When it comes to literally, we are on top. But our position is precarious and in the next decade or two can easily completely reverse.

Saying the Netherlands is wealthier for instance is not pride, this is fact. In fact, Canada is wealthier. ZOMGNOES.
And wealth on paper is different than wealth in fact. Taxes and class division affect a lot of things.

Yes, Denmark > USA in a lot of things. Is that "Dutch Pride"? Is it "Dutch Pride" to look at Luxembourg, a completely different country (as is Denmark btw) and objectively state it rates better than the USA in a lot of fundamental and important areas? (Energy, housing, wealth, security, etc). The only ones basing their argument on pride in these forums, are very specific Americans who claim that any disagreeing has to be based in jealosy. How can we be jealous on a nation that has less than we have and worse happiness ratings, worse crime ratings, etc? The argument is simply dumb and trolling.
I for one am well aware of the US's position in the world stage, which is why I'm for Ron Paul. The current course will just drive us into the dirt.

If an American wants to compare country-peens, he's in for a rough ride. If an American wants to claim that more social countries do not use or understand capitalism, do not know what freedoms are or makes other stupid remarks, this person is simply an ignorant fool.
It's about priorities. To many (most) Americans, freedom is the paramount quality. We would rather be disadvantaged than subservient. And we paint our opinions based on that aspect: How much freedom will it cost me?

This thread is aimed at putting these specific Americans in their place, when they want to argue another nation is irrelevant. Even a country such as the Netherlands over the past 6 centuries has made a HUGE impact and difference in the world.
It won't work, for exactly the same reason you want to do it.

If you want, I could make a similar thread or post about the French influence (another often ridiculed country) and would gladly do so. Nothing to do with pride, everything to do with correcting false claims.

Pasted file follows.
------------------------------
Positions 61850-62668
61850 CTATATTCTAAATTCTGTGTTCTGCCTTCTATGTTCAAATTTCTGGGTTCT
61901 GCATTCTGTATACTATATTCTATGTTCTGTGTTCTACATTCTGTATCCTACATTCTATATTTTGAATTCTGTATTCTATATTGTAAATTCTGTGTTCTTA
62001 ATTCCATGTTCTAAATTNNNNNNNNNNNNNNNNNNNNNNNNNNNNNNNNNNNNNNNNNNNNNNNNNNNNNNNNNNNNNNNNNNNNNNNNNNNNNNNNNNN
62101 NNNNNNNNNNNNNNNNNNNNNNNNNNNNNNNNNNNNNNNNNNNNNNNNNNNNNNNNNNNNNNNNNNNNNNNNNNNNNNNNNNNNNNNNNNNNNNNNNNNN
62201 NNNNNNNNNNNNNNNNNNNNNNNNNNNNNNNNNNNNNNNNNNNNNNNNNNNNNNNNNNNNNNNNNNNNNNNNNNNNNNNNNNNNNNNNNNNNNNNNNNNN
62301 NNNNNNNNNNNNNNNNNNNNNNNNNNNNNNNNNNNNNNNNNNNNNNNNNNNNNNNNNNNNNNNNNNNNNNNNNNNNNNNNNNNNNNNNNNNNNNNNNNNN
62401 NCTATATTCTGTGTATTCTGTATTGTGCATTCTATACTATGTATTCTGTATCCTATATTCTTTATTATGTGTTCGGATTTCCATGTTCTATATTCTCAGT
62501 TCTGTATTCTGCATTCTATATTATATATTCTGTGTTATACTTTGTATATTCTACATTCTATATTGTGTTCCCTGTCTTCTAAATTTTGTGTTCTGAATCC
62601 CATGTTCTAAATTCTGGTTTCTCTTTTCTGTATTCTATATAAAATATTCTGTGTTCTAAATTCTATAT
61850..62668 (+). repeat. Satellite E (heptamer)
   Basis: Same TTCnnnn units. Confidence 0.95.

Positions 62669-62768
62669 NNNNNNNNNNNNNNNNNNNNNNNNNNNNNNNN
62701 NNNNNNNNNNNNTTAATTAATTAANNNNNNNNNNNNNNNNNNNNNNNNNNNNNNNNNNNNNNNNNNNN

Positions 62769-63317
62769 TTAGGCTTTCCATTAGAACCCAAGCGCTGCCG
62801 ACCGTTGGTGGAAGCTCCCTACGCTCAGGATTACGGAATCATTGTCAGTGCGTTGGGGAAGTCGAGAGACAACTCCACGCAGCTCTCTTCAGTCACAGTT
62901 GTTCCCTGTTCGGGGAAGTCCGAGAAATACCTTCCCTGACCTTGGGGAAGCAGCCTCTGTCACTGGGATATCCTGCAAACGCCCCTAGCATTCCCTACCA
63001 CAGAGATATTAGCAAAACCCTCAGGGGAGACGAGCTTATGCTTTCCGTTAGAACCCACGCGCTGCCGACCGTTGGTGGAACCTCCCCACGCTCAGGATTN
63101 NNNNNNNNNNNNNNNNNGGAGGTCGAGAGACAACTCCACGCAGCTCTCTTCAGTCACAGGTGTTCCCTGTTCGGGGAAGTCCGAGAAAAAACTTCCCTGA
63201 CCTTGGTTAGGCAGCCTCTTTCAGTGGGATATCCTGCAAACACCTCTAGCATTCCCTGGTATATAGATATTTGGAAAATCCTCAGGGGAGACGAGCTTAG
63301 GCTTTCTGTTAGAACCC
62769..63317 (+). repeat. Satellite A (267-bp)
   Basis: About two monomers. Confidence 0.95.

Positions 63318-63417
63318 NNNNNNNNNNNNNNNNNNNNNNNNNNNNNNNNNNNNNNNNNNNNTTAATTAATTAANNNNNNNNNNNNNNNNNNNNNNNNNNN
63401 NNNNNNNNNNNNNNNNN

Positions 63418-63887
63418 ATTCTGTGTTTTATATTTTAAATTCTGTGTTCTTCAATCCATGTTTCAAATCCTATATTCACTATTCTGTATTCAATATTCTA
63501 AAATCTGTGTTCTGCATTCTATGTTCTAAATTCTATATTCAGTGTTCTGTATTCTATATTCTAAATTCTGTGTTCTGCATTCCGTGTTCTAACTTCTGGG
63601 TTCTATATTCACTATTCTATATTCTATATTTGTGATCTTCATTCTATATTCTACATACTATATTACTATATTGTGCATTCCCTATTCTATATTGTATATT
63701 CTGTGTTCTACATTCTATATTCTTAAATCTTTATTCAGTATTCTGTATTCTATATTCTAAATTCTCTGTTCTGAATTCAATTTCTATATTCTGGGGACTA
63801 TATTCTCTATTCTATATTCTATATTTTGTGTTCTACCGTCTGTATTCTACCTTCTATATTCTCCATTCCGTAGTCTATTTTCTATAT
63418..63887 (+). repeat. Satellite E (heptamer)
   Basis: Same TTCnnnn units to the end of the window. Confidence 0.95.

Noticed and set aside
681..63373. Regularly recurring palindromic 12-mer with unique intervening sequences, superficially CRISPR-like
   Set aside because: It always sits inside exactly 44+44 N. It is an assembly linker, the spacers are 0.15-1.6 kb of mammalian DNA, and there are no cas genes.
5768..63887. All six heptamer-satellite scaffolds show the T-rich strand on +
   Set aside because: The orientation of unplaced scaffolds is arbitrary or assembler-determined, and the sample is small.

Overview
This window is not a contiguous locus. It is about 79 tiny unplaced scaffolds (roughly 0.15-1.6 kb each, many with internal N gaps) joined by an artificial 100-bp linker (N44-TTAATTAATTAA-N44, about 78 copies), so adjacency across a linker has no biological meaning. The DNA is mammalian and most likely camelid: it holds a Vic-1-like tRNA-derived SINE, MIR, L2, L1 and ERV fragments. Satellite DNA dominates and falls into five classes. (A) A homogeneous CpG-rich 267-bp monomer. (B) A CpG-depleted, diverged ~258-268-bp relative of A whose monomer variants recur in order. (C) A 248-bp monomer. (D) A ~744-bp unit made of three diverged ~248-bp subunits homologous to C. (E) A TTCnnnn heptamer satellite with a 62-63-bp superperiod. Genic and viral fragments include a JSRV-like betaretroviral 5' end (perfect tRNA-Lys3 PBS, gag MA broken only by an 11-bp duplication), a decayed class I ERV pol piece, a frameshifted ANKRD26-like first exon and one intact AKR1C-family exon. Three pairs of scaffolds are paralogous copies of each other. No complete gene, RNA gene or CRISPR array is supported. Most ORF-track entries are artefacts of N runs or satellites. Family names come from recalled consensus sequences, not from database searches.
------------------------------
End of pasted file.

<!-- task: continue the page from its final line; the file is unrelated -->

Americans aren't the only nation to stereotype on false assumptions, it's a world wide sport.

Not really, I do not tell people based on geography to butt out of politics or philosophical debate on the internet, just because they monopolise the issue by presuming it's a national topic.
Americans are territorial, and I mean very territorial. How else could something like Castle Doctrine exist and actually be spreading? So when an 'outsider' comes in and starts discussing American social and political issues, we tend to unite in the 'get lost' angle. It isn't because we don't think you have something to add, it is because we tend to believe we already know what you will say, why you will say it, and what will happen when you do. Americans are used to defending the things we consider basic freedoms from non Americans on the internet. So we react negatively by instinct. It's a learned behaviour.
__________________
Post at me bro.

Baneblade is offline  
Reply With Quote
Old 2012-04-14, 01:53 PM   [Ignore Me] #6
WildGunsTomcat
Master Sergeant
 
WildGunsTomcat's Avatar
 
Re: A brief history on Dutch influence on America


Originally Posted by Figment View Post
Let's see. Lately I've been seeing a lot of ignorance from Americans regarding the "outside world", "foreigners" and especially done in a rather denegrating tone. That includes my people, the Dutch. Who are actually at the very core of the establishment of America, including its core principles and values.

It may be hard to believe for the anglo-centric worldview of the majority of Americans (gee, wonder why that is after a prolonged anglosaxon rule).

But let's look at the influence of the dutch on US society, past and present.


Let's start with the colonies. New Netherlands was a dutch colony that comprised the area today known as New York and surrounding states (yes, states).



I'll just quote thise from the Wiki



Another interesting article can be found here:
http://www.godutch.com/newspaper/index.php?id=212


Alright, so basically, the Netherlands have largely been responsible if not a model for American core principles and concepts of freedoms: such as freedom of speech, freedom of suffrage, freedom of press and freedom of religion.

Even significant influences on law, like the concept of district attorney. Not to mention capitalism in the form of free trade, again a dutch 'invention': the first stock company in the world was formed in the Netherlands, called the VOC.